COMPARISON & CONTRAST
Prepare your notes this way
Explanatory: makes subjects clear through
similarities and differences; does not take a position on the relative merit of the subjects.
Evaluative: establishes subjects’
advantages and disadvantages, strengths and weaknesses; takes a position on the subjects and usually concludes with a preference
or course of action.
*Comparison must treat two or more subjects in same general class or group.
Class likeness ensures that subjects
share enough features to make comparison worthwhile
EX: Points of comparison for diets may
be forbidden foods, allowed foods, speed of weight loss, nutritional quality.
Points of Comparison:
to identify the features shared by the subject (attributes of the class)
choice of class, points of comparison, specific similarities and differences while making the comparison worthwhile to the
rugby requires less strength and more stamina then American football, the two games are very much alike in
their strategies and rules.
diets result in similarly rapid weight lost,but Harris’ require much more self-discipline and is nutritionally
much riskier than Marcini’s.
*Generally, give subjects equal
emphasis when they are equally familiar or are being evaluated.
*Generally, stress similarities
and differences equally when all the point of comparison are equally familiar or important.
*Subject-by-subject: group the points
of comparison under each subject so that the subjects are covered one at a time-good for comparing impressions of subjects.
In a subject-by-subject arrangement,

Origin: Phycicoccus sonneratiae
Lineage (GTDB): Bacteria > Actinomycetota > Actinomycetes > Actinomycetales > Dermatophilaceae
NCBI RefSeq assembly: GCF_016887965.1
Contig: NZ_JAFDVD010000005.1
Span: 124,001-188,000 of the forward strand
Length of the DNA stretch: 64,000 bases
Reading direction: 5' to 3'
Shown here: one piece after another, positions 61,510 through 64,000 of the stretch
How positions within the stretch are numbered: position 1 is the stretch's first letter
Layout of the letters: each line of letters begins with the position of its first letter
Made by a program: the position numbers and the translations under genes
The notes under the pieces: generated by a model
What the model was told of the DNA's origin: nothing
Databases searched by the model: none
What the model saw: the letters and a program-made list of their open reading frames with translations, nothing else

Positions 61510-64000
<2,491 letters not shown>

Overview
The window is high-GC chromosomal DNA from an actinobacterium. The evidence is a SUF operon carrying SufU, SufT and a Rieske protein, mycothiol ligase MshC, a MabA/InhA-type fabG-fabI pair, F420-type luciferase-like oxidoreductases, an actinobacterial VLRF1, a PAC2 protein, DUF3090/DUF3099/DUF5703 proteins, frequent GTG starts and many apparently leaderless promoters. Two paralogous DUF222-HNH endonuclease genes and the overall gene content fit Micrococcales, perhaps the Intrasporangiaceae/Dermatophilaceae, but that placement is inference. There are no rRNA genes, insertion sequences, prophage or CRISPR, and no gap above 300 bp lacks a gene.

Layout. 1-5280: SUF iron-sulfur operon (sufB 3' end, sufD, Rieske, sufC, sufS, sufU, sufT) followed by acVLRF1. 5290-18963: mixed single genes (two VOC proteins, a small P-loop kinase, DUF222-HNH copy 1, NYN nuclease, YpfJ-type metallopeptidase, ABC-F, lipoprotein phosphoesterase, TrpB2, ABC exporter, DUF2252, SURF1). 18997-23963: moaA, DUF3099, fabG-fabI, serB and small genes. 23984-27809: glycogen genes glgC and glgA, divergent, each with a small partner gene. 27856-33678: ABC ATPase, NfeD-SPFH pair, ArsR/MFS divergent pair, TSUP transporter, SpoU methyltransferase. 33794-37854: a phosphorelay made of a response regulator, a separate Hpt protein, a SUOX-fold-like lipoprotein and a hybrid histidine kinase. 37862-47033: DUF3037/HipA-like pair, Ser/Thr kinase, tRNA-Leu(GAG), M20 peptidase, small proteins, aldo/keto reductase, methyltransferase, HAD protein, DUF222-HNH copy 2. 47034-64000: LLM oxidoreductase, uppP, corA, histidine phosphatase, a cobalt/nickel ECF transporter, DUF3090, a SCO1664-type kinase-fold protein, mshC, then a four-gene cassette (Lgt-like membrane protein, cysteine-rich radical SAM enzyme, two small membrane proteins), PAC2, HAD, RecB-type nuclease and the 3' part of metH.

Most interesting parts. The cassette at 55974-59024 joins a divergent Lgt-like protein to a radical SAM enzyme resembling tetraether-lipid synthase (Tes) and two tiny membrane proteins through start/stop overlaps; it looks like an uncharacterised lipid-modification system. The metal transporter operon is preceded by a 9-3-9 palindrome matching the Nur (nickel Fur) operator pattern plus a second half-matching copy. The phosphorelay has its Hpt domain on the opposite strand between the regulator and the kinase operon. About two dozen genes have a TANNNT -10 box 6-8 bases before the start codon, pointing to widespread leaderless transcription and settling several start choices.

if you devote two paragraphs to the first subject, do the same for the second subject.
Try to cover the points of comparison
in the same order and group the same ones in paragraphs.
Point-by-point: group subjects
under each point of comparison so that the points are covered one at a time- good for longer papers requiring precision.
Balance the paragraphs as you move back
and forth between subjects
If you treat several points of comparison
for the first subject in one paragraph, do the same for the second subject
If you apply a single point of comparison
to both subjects in one paragraph, do the same for the next point of comparison.
Are especially important with comparison/contrast
When shifting between subjects finding
When finding differences, use…
When you are moving on to a new point,
This way of drafting…
Helps you achieve balance in your comparison
Helps you see where you may need more
information to flesh out your subjects and your points.
The draft starts to sound too rigid,
You can loosen it up as you go.
Write down these questions about comparison/contrast
Are your subjects drawn from the same
Does your essay have a clear purpose
and say something significant about the subject?
Do you apply all points of comparison
to both subjects?
Does the pattern of comparison suit your
reader’s needs and the complexity of the material?